MEDIA RELEASE – 29 September 2020
On this inaugural United Nations landmark day, Foodbank Australia, KPMG Australia (KPMG), and the Fight Food Waste Cooperative Research Centre have put their support behind changes to Australia’s taxation legislation so that more food businesses will donate surplus food to food relief charities rather than it going to waste.
Catherine Dean, KPMG Tax Partner, said “Currently, it is often more practical and cost effective for businesses to discard food rather than to donate it. Given that the costs of immediately disposing of food can be far lower than the cost incurred in donating food, and the tax deductions allowed for donating food compared to simply discarding food are the same in many instances there are not incentives for success.”
KPMG Partner, Consumer and Retail Sector Lead Robert Poole, said that the experience of other countries has shown that the most effective way to support the food industry to do the right thing is via reforms to the tax system.
“We can certainly see the benefit of tax reform in this area, in particular it would be a tipping point for the many small food businesses who want to do the right thing but just don’t have the margins to make it work.”
Fight Food Waste Cooperative Research Centre Chief Executive Officer, Dr Steven Lapidge, said that tax specialist KPMG are providing advice to Foodbank Australia as part of this latest project.
“On this United Nations day of awareness, we are really proud to be announcing the outcomes of this collaborative project where recommendations from the report have been submitted to the Treasurer aimed at boosting the volume of food and related services, such as transportation and storage facilities, being directed to food rescue charities”, he said.
“Australia’s current tax framework does not adequately motivate retailers, manufacturers and producers to donate surplus stock – in fact, it is no better than if they send it to landfill. This has to change. If tax settings were recalibrated to incentivise donations to food relief, industry would be supported to donate surplus stock.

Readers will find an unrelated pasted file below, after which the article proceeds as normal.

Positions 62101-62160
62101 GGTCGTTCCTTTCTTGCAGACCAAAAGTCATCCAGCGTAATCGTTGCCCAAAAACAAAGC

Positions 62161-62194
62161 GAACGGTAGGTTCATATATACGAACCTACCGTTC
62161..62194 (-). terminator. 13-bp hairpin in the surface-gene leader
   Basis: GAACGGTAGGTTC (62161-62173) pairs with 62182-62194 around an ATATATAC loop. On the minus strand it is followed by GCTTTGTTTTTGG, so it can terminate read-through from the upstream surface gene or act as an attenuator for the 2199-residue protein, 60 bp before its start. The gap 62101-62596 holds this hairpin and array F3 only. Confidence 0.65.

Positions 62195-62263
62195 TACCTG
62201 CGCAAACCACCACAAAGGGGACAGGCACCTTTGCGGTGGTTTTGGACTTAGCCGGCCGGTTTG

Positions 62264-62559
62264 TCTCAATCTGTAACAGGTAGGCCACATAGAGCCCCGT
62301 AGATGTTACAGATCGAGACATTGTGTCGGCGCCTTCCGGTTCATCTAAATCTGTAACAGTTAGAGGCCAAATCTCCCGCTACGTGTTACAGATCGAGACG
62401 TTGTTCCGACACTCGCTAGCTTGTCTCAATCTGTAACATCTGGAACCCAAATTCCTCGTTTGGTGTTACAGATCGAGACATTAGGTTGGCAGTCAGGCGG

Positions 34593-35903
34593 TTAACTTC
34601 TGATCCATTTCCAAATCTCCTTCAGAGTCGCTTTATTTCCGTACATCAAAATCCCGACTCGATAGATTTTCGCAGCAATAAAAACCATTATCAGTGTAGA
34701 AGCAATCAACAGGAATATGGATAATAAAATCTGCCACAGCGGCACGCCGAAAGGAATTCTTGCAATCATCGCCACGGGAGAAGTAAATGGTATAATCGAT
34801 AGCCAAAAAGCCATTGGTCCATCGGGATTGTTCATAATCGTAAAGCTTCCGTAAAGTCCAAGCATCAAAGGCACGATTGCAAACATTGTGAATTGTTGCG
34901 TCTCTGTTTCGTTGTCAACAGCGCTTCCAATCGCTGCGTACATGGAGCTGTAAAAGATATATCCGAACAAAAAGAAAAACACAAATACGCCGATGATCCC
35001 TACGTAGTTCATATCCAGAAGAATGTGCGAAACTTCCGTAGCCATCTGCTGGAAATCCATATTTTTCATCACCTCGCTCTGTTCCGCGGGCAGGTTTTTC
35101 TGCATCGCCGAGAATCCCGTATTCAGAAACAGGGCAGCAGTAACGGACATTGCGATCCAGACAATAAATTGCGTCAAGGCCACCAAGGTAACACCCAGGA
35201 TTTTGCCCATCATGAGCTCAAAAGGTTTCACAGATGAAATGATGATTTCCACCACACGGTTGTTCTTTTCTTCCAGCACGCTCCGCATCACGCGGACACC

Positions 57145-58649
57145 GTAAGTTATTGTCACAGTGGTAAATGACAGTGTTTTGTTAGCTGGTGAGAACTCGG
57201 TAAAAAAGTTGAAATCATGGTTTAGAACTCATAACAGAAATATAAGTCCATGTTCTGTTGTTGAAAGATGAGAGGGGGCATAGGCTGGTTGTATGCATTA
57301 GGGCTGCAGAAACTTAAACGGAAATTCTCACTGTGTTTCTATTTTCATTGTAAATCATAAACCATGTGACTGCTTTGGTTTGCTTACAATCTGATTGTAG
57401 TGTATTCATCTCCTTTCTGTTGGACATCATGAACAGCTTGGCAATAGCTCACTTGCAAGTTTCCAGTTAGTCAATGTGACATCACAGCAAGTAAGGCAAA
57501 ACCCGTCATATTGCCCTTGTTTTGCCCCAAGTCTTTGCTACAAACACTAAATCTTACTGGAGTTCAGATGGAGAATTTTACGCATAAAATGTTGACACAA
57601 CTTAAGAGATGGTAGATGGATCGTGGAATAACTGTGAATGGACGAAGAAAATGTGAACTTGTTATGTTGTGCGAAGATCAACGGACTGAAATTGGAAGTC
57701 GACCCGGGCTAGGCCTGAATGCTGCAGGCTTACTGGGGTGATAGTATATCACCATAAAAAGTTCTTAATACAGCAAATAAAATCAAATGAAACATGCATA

“Proposed reforms to the tax legislation will increase the volumes of surplus, safe, near date food to food relief and divert it away from landfill, as tax exemptions and deductions have the capacity to incentivise and facilitate meaningful and appropriate giving.”
Foodbank Chief Executive Officer, Brianna Casey, said that food relief in Australia is delivered via a partnership between the charity and food sectors with food donated by industry to food relief organisations, such as Foodbank, being distributed to front line charities for dissemination to the public.
“But, there is currently not enough food being redirected with only 37% of charities saying they are meeting the full needs of food insecure clients. This is a gap that will only increase during the economic recovery from COVID-19 if the need to expand food relief efforts is not addressed. We know there is plenty more food out there for donation. However it currently just doesn’t make good business sense for a lot of industry to donate this to us”, she said.
“If these donations could be incentivised through tax reform, then the sums will add up for a lot more Australian food businesses.
“At the same time as being an innovative industry-based mechanism to meet the growing demand for food relief and emergency support in Australia, these reforms would assist in reducing food waste and support industry, particularly small enterprises such as farmers, during these tough times.”
The Fight Food Waste Cooperative Research Centre launched in July 2018, and brings together industry, research and the community to capitalise on Australia’s food waste opportunities. Winning this fight can save Australia $20 billion per annum in wasted food. Through its three research and development programs, the Fight Food Waste CRC will REDUCE food waste throughout the supply chain, TRANSFORM unavoidable waste into innovative products, and ENGAGE with industry and consumers to deliver behavioural change.
The Fight Food Waste CRC is funded by the Australian Government’s Department of Industry, Science, Energy and Resources as part of the CRC Program that supports industry-led collaborations between industry, researchers and the community.